Analysis and Commentary on Family Law

The Red State Scare: Federal Court in Texas Invalidates Ban on Marriages by Same-Sex Couples

Justia columnist and Hofstra law professor Joanna Grossman notes that first Utah, then Oklahoma, then Kentucky, and now Texas have seen at least some aspects of their anti-same-sex marriage rules invalidated by federal courts. Red states are unlikely to shift as quickly as blue states, Grossman notes, but change on this issue is inevitable, and only in one direction. She also notes the irony of Justice Scalia's words being used against him.

Kentucky to Become a “Second Paradise” for Same-Sex Married Couples

Justia columnist and Hofstra law professor Joanna Grossman comments on the status of same-sex marriage in Kentucky. There, a federal court’s ruling in Bourke v. Beshear concluded that whether or not a state has the power to refuse to authorize same-sex marriages on its own turf, it does not have the constitutional power to refuse to recognize those that are validly celebrated elsewhere. Grossman notes that Bourke joins a growing number of cases in which recognition issues are at the forefront, a trend that was ignited by the Supreme Court’s ruling last year in United States v. Windsor, which found fault in the federal government’s decision to single out same-sex marriages for non-recognition.

Secrets and Lies: A New Ohio Law Opens the Adoption Closet

As Justia columnist and Hofstra law professor Joanna Grossman explains, under a newly enacted law, adult adoptees in Ohio can now seek access to their original birth certificates, with the State’s joining a small number of other States that have made an about-face in their thinking about the role of secrecy in adoption, and have joined the gradual shift towards greater openness. Grossman also describes the three key eras in American adoption law.

Ohio’s March Toward Marriage Equality

Justia columnist and attorney David Kemp discusses a recent ruling by a federal judge in Ohio striking down that state’s laws banning recognition of same-sex marriages validly performed in other states. Kemp describes the facts and legal reasoning of that case and explains how the ruling affects residents of Ohio and its potential implications outside that state. He predicts that although the scope of the ruling is quite narrow—affecting only death certificates for Ohio residents with same-sex surviving spouses—it strongly suggests an imminent change in that state and elsewhere in the country.

De Facto Parentage and the Rights of Former Stepparents

Justia columnist and Hofstra law professor Joanna Grossman comments on a complicated and still somewhat novel area of family law: the rights of former stepparents. Focusing on a recent case in this area of law that was decided by the Washington State Supreme Court, Grossman discusses that court's reasoning regarding both children's interests and parents' constitutional rights.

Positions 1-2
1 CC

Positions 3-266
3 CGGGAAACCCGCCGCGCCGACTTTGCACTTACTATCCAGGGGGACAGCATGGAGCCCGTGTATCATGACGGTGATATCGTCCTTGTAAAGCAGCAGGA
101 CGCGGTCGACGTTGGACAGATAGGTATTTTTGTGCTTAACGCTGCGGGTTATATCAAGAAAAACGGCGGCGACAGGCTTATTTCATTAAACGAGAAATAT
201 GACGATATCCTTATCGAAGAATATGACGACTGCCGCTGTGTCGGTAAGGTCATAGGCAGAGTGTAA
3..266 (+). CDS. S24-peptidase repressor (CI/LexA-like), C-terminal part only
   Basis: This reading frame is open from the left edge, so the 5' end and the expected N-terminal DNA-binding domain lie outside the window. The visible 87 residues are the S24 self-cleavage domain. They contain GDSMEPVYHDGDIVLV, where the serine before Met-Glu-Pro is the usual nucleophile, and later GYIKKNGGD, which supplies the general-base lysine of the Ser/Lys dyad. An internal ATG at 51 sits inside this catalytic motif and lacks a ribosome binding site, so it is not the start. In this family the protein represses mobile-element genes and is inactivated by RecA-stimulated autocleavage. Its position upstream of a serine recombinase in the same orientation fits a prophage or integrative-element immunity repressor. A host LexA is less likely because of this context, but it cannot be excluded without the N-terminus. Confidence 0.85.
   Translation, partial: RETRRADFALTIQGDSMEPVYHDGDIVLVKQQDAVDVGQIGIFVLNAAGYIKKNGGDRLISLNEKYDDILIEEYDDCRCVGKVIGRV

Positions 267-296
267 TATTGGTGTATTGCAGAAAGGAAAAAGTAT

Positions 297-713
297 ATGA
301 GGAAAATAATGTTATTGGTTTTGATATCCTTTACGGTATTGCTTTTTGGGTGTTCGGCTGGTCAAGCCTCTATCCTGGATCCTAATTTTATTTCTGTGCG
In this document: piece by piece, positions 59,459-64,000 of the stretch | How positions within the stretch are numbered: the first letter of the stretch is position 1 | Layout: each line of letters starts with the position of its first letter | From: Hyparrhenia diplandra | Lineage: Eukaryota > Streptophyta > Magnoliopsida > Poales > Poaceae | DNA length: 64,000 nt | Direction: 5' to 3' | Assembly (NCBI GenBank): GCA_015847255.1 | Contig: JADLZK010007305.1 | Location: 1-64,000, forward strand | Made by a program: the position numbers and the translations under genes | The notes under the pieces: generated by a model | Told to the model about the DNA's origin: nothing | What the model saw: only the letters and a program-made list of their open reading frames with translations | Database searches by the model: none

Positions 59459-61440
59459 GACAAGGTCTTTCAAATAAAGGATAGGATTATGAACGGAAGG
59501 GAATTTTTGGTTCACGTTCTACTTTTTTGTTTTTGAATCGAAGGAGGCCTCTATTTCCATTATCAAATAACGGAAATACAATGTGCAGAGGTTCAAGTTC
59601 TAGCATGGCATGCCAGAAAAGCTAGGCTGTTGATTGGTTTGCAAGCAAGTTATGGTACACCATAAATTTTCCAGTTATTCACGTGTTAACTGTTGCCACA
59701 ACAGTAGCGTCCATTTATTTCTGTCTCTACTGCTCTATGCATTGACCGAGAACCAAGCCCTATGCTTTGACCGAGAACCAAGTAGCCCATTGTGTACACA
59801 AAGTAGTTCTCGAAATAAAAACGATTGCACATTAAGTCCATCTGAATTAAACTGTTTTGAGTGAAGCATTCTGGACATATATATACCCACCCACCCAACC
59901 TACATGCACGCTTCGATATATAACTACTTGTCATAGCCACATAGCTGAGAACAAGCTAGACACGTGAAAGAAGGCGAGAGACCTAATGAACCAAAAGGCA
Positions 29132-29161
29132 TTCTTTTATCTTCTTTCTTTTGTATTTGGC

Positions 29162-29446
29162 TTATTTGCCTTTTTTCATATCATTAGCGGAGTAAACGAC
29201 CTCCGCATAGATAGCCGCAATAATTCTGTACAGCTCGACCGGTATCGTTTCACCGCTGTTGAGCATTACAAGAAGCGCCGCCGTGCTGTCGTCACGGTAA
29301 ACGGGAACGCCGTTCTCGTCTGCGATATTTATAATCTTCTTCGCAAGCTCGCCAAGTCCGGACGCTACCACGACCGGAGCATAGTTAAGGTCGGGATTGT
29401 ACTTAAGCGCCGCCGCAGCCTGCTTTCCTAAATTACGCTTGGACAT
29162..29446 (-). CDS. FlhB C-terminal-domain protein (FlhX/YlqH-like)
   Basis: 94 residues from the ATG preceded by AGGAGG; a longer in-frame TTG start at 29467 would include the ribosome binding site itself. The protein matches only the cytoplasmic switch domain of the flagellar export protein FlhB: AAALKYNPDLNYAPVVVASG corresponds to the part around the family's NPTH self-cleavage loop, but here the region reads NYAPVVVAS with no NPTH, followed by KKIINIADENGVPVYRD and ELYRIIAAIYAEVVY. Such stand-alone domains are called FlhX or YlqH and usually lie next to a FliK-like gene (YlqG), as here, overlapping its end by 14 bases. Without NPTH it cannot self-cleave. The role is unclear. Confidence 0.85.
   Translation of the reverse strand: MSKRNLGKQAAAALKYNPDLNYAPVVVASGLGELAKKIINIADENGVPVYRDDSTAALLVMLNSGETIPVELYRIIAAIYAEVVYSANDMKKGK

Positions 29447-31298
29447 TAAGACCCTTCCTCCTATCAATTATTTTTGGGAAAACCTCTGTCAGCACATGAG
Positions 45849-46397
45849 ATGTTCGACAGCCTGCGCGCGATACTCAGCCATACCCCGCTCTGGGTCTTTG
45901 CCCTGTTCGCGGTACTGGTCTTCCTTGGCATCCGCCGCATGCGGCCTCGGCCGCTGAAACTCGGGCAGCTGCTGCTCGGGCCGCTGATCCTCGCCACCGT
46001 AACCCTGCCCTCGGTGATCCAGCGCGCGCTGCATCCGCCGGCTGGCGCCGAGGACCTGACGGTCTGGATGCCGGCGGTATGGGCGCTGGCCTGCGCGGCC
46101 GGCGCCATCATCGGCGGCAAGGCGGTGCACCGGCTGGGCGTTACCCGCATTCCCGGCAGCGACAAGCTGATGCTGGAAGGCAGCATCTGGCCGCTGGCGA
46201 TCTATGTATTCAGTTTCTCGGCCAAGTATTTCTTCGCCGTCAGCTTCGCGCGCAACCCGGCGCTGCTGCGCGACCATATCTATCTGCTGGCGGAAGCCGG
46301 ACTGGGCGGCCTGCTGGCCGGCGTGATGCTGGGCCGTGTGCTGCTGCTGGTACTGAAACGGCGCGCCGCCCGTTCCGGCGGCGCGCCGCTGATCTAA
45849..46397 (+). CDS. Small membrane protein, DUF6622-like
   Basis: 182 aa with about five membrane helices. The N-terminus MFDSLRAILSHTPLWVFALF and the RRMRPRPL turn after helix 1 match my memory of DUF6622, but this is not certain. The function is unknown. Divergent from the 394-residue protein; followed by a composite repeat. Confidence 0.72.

Sperm Donors on the Large and Small Screen

Justia columnist and Hofstra law professor Joanna Grossman comments on instances of real-life and fictional complications regarding sperm donation. The fictional story is told through the Vince Vaughan film Deliveryman. The real-life stories are told on a new MTV show, Generation Cryo, which depicts the quest of a teenage girl to meet her fifteen half-siblings and the anonymous sperm donor responsible for all of their conceptions.

Hawaii Comes Full Circle on Same-Sex Marriage

Justia columnist and Hofstra law professor Joanna Grossman chronicles Hawaii’s role in the same-sex marriage controversy—including its being the site of the beginning of the modern battle over same-sex marriage, although back then, Hawaii did not itself legalize same-sex marriage. But as Grossman notes, 20 years later, Hawaii now finally has legalized same-sex marriage, thus closing the circle. She also explains why Hawaii’s action should never have had the impact it did, given the proper interpretation of the Full Faith and Credit Clause.

Same-Sex Weddings at the Jersey Shore

Justia columnist and Hofstra law professor Joanna Grossman discusses the recent developments in New Jersey culminating in today’s first same-sex marriages performed in that state. She describes the relatively complex journey to marriage equality in that state and explains how the U.S. Supreme Court’s decision last term in United States v. Windsor led to the New Jersey Supreme Court refusing to delay enforcement of a lower court’s ruling striking down the ban on same-sex marriage.

California Allows Children to Have More Than Two Legal Parents

Justia columnist and Hofstra law professor Joanna Grossman comments on a ruling allowing a child to have three legal parents, and a related measure that California Governor Jerry Brown signed into law. Grossman covers both the facts and law pertaining to the case, and explains why California, alone among the states, allowed a three-parent situation to be established.

Is Virginia the Next Major Same-Sex Marriage Battlefield?

Justia columnist and attorney David Kemp describes two recent lawsuits filed in Virginia challenging that state’s laws prohibiting same-sex marriages. Kemp describes the two cases, explains why Virginia is a favorable venue for such legal challenges, and notes the prevalence of other similar cases around the country. Kemp concludes that the existence of so many cases challenging discriminatory laws must be seen as a step in the right direction for same-sex marriage advocates.

Last Rights and the Battle Over Huguette Clark’s Will

Justia columnist and Hofstra law professor Joanna Grossman and Justia guest columnist and Stanford law professor Lawrence Friedman together comment on an epic contest over an estate that totaled over $300 million. Grossman and Friedman explain why the estate at issue, belonging to a woman named Huguette Clark, raised a host of complex issues that were ripe for a will contest, and they comment on the possibility that the will contest might have been avoided in various ways.

A South Carolina Same-Sex Marriage Challenge, and Predictions as to the Outcome of Future Litigation in This Area